Are there any other similarities between N.W.A./gangsta rap and Mayhem/TNBM? Dress codes (there’s perhaps something in the comparison of gangsta rap’s prison uniform and BM’s undead biker look), or codes of conduct?

TW: I think sonically the use of minor chords and orchestral synthesizer presets in West Coast hip hop, Three Six Mafia, early industrial and Grime are sometimes quite similar as in some Black

Metal. That was a major influence for what we did with Dausteg. Attitude wise, I think the West Coast’s ideological war with the East Coast has parallels with Mayhem and the members of the Black Circle being so opposed to US and English bands playing in Oslo, to the point of threatening to blow up a Slayer gig. I think both scenes have a dress code to some extent, as you say, the West Coast with the prison uniforms and TNBM with the face paint. Varg Vikernes/Count Grishnackh last year bemoaned Oslo black metal bands for acting like gays and blacks and in his more overtly Nazi days, rejected Black Metal for its links to the Blues as it was black music, so even he agrees that there are crossovers between the two cultures if you look for them.

Do you think this is something that drew the photographer Peter Beste to concentrate his career on documenting TNBM and Houston crunk?

TW: Yes I do. Pete had his first exhibition in Oslo during the same week as Dausteg in the big church and we were asked to do a talk together at the exhibiting gallery. I’ve always loved his work and would even go as far as to say I was inspired by it. I love the fact that he also documented the early grime scene in East London and likewise could see the parallels with that scene and black metal and gangsta rap. He’s a don.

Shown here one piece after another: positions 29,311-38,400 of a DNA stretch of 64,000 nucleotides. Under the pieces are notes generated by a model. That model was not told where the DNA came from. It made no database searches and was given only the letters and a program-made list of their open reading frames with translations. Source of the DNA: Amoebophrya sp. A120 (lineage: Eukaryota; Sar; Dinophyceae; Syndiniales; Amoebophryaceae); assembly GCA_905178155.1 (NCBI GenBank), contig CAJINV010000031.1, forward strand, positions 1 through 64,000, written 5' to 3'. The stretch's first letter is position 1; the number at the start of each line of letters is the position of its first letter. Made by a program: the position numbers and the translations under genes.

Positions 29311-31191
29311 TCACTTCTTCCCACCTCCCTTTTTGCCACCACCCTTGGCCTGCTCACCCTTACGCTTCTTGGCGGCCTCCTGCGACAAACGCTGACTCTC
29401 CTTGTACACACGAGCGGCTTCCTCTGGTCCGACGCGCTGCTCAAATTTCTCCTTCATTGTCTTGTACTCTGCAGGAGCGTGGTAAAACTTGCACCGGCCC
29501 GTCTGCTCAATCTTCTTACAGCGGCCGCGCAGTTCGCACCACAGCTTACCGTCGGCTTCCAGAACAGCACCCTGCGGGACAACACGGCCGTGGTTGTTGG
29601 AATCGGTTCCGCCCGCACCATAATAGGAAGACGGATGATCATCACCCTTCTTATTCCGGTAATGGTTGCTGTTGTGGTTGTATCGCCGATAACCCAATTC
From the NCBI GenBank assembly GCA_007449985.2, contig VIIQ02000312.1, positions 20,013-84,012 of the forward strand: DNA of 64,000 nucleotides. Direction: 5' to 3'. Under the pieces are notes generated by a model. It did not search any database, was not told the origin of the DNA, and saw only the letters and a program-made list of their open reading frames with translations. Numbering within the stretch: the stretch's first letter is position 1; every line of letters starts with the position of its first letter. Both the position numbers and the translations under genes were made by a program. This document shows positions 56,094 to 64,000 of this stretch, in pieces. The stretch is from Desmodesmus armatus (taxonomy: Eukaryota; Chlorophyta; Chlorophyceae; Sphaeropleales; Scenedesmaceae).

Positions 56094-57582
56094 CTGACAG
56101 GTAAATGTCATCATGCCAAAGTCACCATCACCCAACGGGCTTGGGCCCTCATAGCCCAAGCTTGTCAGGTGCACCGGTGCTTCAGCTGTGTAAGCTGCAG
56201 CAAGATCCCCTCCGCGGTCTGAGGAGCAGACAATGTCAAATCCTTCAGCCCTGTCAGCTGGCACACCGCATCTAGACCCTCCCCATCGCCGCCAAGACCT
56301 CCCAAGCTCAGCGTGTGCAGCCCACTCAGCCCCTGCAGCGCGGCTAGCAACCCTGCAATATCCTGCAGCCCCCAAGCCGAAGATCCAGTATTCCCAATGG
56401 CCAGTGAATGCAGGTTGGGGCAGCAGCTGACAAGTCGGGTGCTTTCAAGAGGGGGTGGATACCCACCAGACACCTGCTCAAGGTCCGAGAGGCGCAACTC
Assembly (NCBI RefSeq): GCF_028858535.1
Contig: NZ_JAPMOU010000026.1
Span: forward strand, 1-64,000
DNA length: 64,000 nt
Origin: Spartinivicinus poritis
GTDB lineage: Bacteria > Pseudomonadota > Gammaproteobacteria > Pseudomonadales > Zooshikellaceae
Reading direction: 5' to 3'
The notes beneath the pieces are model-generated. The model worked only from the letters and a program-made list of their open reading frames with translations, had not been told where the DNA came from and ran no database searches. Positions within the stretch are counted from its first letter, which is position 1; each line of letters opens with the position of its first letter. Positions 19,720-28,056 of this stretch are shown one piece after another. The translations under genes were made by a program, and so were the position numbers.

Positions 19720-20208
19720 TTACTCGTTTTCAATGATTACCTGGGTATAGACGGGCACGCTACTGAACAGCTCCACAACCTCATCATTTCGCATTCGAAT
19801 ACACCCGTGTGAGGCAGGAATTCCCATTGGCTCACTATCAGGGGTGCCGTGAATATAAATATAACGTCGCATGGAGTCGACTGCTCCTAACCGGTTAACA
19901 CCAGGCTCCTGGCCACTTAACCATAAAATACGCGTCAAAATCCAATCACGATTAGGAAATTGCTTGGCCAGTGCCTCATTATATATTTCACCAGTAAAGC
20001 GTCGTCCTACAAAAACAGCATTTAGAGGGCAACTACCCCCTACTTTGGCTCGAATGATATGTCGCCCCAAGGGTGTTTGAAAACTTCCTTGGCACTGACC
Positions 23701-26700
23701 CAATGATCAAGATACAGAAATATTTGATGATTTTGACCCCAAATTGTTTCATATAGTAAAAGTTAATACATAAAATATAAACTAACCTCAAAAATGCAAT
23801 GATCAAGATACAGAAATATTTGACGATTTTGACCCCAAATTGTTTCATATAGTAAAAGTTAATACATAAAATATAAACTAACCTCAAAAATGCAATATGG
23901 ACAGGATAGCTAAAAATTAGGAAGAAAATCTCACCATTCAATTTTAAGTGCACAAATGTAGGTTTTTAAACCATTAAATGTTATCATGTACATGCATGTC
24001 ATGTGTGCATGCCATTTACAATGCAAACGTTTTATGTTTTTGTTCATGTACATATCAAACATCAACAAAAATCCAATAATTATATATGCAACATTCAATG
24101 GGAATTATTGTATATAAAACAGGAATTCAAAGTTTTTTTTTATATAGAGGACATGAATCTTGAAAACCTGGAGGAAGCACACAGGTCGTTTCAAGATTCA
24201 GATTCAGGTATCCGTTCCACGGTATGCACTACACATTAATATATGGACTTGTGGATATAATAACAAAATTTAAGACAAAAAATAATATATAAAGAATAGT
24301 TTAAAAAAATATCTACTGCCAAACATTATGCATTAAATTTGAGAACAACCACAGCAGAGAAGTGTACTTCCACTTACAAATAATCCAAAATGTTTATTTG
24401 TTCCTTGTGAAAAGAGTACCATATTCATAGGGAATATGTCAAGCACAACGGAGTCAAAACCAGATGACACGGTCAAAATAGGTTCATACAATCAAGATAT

Kvitrafn of Wardruna by Peter Beste

I talked to Anders Odden recently about the burnings and murders and he said he was still deeply upset after all this time about the amount of harm that all the crime did to the actual music. He claims it stopped people from really accepting BM as an avant garde art form. Obviously there’s a case to be made for this. How much do you see BM as separate from heavy metal and an avant garde art form?

TW: It’s kind of like saying that graffiti would’ve have been accepted as an “art form” if it hadn’t been for annoying rappers and DJs – the theatrics are part and parcel of the metal culture. They always have been, long before folks began burning churches and killing each other in Norway. There’s enough going on within metal to cater to those who just want to hear avant-garde stuff – James Plotkin, Stephen O’Malley and Runnhild Gammelsæter for example. If that doesn’t do it for them then they should stop being so close minded and listen to some real heavy avant-garde music like Om by Coltrane. Also, the most infamous black metal musician also came up with its greatest avant-garde art record – Burzum’s Filosofem. When I first heard it, to me it had more in common with Blue Bell Knoll by The Cocteau Twins and early Aphex Twin than metal. Most of the black metal records I like remind me of Dead Can Dance or something. I know a lot of the black metal musicians were into that 4AD stuff as well as techno. I think black metal is in a better position for being taken seriously as an art form because of people like Stephen O’Malley, labels like Aurora Borealis and visual artists like Banks Violette than from what any particular Black Metal band is doing.